This comprehensive study of local politics in Russia shows that the key reforms of local government, and the struggle to forge viable grassroots democracies have been inextricably linked to the wider struggle for power between the regions and the Kremlin, and to the specific nature of Russia’s highly politicized and negotiated form of asymmetrical federalism. During the Yeltsin era all attempts to create a universal and uniform system of local-self-government in the federation were a failure. Under the protection of their constitutions and charters, and the extra-constitutional rights and powers granted to them in special bilateral treaties, regional leaders, particularly in Russia’s 21 ethnic republics were able to instigate highly authoritarian regimes and to thwart the implementation key local government reforms. Thus, by the end of the Yeltsin era the number of municipalities, their type, status and powers, varied tremendously from region to region. Putin’s local government reforms also need to be viewed as an integral component of his wider centralizing political agenda, and his assault on the principles and practices of federalism. With the instigation of his ‘dictatorship of law’ and ‘power vertical’, Putin has thwarted the development of grassroots democracy and overseen the creation of local ‘electoral authoritarian’ regimes. Putin’s new system of local self-government marks a victory for the proponents of the ‘statist concept’ of local self-government over those who championed the ‘societal concept’, codified in Article 12 of the Russian Constitution. Overall, this book is an important resource for anyone seeking to understand politics in Putin’s Russia.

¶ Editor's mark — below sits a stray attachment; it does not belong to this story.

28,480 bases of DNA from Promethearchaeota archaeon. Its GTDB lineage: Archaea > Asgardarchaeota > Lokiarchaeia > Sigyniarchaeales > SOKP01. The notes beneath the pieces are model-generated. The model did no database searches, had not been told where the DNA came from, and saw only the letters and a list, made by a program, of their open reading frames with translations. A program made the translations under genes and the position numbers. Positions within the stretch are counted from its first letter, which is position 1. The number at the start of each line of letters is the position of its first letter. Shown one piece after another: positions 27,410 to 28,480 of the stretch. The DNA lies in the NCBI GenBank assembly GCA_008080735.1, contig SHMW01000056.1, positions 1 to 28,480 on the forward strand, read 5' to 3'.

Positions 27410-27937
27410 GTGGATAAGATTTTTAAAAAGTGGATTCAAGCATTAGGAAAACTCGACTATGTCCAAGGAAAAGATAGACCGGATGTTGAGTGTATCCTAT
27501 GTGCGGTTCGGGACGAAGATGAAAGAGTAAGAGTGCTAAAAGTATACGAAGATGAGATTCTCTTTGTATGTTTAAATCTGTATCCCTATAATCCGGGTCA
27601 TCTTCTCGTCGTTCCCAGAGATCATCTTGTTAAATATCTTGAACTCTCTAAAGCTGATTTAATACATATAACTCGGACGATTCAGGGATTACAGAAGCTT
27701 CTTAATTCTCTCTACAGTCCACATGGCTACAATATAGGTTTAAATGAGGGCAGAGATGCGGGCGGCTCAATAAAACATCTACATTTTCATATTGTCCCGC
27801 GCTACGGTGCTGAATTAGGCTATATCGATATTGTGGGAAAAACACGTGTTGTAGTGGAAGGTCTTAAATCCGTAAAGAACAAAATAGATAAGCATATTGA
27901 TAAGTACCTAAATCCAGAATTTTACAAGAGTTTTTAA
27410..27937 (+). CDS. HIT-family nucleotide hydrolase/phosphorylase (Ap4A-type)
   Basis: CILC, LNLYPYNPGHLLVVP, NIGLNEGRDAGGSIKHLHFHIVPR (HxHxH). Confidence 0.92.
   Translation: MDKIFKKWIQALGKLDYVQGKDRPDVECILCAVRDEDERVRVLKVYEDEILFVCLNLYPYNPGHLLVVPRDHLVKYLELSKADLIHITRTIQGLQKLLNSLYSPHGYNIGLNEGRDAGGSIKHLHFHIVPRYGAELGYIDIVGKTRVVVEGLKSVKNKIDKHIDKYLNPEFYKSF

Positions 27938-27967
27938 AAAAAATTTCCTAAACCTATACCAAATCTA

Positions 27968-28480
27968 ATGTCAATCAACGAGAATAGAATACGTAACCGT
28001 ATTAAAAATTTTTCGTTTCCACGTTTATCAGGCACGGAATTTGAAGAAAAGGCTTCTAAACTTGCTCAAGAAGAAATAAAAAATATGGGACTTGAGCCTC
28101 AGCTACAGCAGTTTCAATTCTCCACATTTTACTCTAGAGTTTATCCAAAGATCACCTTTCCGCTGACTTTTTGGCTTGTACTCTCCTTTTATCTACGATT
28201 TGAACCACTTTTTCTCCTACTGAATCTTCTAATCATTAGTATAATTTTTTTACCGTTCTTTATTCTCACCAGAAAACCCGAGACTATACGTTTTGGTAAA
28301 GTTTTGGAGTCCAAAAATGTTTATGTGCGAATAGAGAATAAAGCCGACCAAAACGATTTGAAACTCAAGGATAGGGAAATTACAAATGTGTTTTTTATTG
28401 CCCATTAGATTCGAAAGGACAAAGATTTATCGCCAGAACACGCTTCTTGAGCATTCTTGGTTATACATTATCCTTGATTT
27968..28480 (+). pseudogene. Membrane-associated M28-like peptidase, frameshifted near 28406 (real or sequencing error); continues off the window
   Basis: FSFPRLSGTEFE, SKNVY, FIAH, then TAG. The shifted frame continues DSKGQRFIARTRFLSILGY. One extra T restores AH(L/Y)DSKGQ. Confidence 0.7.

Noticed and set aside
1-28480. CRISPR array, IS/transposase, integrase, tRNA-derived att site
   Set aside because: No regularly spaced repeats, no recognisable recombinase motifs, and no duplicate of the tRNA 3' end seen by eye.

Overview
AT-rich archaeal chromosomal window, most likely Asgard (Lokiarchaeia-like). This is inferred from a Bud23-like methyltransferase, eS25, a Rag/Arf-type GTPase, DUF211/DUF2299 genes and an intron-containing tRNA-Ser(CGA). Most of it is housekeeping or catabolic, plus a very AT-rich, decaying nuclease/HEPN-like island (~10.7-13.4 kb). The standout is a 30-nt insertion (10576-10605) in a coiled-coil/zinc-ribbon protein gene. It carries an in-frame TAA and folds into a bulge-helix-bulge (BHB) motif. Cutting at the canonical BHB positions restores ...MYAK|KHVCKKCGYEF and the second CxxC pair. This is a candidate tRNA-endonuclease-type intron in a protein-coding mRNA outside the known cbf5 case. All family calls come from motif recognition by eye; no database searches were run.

Table of Contents
1. Introduction 2. Russian Federalism and Local Politics 3. Local Government in the USSR 4. Local Government Reform under Yeltsin 5. Local Government Reform and Putin’s Power Vertical 6. Fiscal Federalism and Local Budget Revenues 7. Fiscal Federalism and Local Budget Expenditures 8. Local Elections and Parties 9. Local and Regional Executives 10. ‘Electoral Authoritarianism’ and Putin’s ‘Electoral Vertical.’ Conclusion
Cameron Ross is a Reader in Politics in the College of Arts and Social Sciences, University of Dundee. He has published widely in the field of Russian politics, particularly in the areas of regional and local level politics. His most recent books are: Regional Politics in Russia (MUP, 2002), Federalism and Democratisation in Russia (MUP, 2003) and Russian Politics under Putin (MUP, 2004).